In the last two weeks Google has added updates to their new paid Google Shopping program to further improve the search experience. Here’s a quick look at the new shopping features, so you can quickly continue with your holiday festivities.
New Google Shopping Commercial Model Released Globally
This month, Google announced it will be expanding its commercial shopping engine for sellers globally, in the UK, Germany, France, Japan, Italy, Spain, Netherlands, Brazil, Australia and Switzerland. The transition will be complete in Q2 2012.
If you’re a U.S. seller that sells abroad, make sure you jump into this commercial model now to get a jump on your competition.
Google also recently announced it will now include 360 degree product image detail on Google Shopping. These are great features which adds even more to Google’s already very visual feel, while also helping shoppers organize and further understand products.
360 degree product image view, which is available in the toy category currently, gives shopper the option to view an item from all angles:
This convenient feature doesn’t require you to manually select multiple item views to get a holistic product image. It’s a small intuitive change which makes a big difference.
However, with a majority of traffic not going through Google.com/shopping and clicking on PLAs directly from Google.com, how effective will the new feature be if most people aren’t able to use it?
I wasn’t overly enthused with Shortlists when I first saw the option, since the new Google Shopping feature appeared to be very similar to the Amazon’s wish lists. Having tried it out though, I would argue it rivals Amazon with its usability.
What’s neat about Shortlists is that you can create multiple lists to organize what you’d like to buy. Here’s a look at of a some lists I made to start my holiday shopping:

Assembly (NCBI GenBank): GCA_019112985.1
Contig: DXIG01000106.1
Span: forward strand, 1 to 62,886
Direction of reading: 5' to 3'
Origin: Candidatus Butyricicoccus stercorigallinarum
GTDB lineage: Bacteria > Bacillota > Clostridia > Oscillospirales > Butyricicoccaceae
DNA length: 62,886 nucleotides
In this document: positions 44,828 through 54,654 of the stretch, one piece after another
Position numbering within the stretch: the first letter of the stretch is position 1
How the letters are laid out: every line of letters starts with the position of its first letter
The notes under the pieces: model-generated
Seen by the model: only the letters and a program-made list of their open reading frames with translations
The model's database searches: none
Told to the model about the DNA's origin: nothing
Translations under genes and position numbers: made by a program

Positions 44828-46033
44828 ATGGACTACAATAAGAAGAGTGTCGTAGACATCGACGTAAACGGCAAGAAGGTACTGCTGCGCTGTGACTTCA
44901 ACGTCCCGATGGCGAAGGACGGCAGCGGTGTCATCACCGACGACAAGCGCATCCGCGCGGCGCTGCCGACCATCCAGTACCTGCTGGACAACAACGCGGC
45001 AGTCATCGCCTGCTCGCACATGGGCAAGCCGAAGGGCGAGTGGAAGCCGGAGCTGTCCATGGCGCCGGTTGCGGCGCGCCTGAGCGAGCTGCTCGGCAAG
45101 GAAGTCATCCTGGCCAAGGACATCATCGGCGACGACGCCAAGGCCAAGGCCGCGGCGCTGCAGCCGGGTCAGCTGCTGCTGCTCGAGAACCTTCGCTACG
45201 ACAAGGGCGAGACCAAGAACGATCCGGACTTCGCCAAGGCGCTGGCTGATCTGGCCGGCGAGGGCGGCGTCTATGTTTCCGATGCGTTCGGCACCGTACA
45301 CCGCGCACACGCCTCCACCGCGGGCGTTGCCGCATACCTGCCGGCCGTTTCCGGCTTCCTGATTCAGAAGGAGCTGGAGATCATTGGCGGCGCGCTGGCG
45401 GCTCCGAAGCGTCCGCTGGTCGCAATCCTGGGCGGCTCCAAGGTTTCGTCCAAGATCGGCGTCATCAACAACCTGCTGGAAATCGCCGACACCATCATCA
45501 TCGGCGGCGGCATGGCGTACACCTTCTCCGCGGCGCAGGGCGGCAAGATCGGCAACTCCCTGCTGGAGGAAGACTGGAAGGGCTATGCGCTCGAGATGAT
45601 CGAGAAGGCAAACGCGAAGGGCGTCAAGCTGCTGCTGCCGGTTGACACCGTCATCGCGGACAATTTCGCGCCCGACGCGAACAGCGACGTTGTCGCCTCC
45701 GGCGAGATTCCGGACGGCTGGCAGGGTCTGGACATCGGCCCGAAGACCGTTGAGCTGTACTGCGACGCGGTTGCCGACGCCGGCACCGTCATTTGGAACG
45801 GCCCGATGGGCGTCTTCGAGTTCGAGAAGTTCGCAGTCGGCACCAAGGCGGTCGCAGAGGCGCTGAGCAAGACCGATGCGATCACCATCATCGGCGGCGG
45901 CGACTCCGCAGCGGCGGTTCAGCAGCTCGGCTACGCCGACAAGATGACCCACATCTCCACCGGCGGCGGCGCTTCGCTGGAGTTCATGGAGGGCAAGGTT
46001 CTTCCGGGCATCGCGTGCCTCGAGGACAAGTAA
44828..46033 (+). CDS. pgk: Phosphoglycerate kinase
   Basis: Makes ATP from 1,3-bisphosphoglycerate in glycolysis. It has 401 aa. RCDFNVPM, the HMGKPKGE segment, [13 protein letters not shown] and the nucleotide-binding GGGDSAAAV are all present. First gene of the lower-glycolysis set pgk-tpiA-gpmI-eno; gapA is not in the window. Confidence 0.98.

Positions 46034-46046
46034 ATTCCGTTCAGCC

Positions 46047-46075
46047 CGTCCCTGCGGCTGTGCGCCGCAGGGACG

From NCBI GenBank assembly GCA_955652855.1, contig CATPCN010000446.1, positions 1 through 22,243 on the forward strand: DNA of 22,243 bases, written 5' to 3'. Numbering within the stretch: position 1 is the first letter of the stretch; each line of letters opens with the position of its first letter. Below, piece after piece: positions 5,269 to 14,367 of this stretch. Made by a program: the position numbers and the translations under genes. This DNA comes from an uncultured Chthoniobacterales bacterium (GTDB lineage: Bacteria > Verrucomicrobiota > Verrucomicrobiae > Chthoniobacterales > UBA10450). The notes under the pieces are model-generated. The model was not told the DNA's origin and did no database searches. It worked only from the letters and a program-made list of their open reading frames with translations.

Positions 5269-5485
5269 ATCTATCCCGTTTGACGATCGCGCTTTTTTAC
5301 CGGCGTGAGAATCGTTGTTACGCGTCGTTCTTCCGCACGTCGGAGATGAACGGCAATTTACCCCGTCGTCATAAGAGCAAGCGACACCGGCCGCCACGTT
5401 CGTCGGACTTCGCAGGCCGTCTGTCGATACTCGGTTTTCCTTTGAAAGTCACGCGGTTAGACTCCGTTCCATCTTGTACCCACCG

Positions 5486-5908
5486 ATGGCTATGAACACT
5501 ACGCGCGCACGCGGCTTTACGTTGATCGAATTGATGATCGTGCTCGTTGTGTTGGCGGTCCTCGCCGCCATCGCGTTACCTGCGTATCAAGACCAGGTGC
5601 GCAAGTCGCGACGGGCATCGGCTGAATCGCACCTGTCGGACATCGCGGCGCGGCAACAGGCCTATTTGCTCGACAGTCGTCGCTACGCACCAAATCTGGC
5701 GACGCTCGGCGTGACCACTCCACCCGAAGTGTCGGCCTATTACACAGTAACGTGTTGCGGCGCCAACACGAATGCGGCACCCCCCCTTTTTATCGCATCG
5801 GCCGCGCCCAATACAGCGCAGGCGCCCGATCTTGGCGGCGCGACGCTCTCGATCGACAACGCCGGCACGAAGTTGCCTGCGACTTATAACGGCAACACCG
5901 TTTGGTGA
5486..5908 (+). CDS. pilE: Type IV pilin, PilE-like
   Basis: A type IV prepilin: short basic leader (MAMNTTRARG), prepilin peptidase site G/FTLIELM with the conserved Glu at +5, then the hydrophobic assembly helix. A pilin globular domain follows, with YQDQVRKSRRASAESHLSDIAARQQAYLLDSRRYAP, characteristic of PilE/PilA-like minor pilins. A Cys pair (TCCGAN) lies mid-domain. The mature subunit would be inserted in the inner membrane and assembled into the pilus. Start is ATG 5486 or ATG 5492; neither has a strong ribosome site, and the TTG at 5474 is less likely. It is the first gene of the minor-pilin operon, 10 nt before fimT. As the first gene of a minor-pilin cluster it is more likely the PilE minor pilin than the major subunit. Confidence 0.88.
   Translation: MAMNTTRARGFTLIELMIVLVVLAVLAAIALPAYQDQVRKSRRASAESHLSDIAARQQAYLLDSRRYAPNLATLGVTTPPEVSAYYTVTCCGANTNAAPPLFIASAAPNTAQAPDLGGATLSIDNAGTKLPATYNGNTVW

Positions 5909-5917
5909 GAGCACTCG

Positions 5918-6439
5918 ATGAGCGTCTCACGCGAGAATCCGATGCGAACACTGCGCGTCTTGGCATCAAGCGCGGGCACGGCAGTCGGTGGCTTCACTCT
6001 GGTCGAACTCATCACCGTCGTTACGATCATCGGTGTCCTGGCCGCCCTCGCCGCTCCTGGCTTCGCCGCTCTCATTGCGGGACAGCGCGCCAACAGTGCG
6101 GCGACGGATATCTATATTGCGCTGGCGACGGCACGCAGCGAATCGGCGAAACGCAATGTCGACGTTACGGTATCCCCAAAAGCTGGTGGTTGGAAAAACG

More User-Friendly Features for Shoppers
Google Shopping also has other very user-friendly elements, including personalized search results, shopping guides, and the option to sort by shipping, category, price, brand, store or gender (depending on the item):
These are all features which make the online shopping experience more intuitive for shoppers by themselves, and together offer a definite user experience that is difficult to compete with. But it’s also important to note that all of these features are based on the merchant data feed.
Google has done a nice job of refining how users can search with search options that are extremely user friendly. Another example of this are listings which vary depending on what you’re looking for.
If you’re shopping for women’s shoes for example, you have sorting options which aren’t available with other queries:
Depending on who is searching, from where, and for what, you may also see different sorting options and listings based on what Google has learned about your preferences.
For me, Google can clearly tell I like Toms, and flats, as those are some of the top results for a shoe query:
But those may not be the same results for someone else who prefers sneakers, or even for someone shopping who is incognito or logged out, etc.
For merchants, these features underscore the importance of sending Google the most accurate and detailed data feed possible, with detailed product descriptions, images, categories, etc.
And is also a good indicator that your listings are hopefully showing up for relevant searches. More importantly, those items are more likely to show up on searches for users who are more likely to purchase that item.
Add to these user-friendly features the security associated with shopping from Google Trusted Merchants, the fluidity of Google Checkout and Google Wallet, and you’ve got a bright and shiny, user-friendly shopping engine, with a myriad of opportunities for sellers to take advantage of.
What is your favorite user-centered feature on Google Shopping?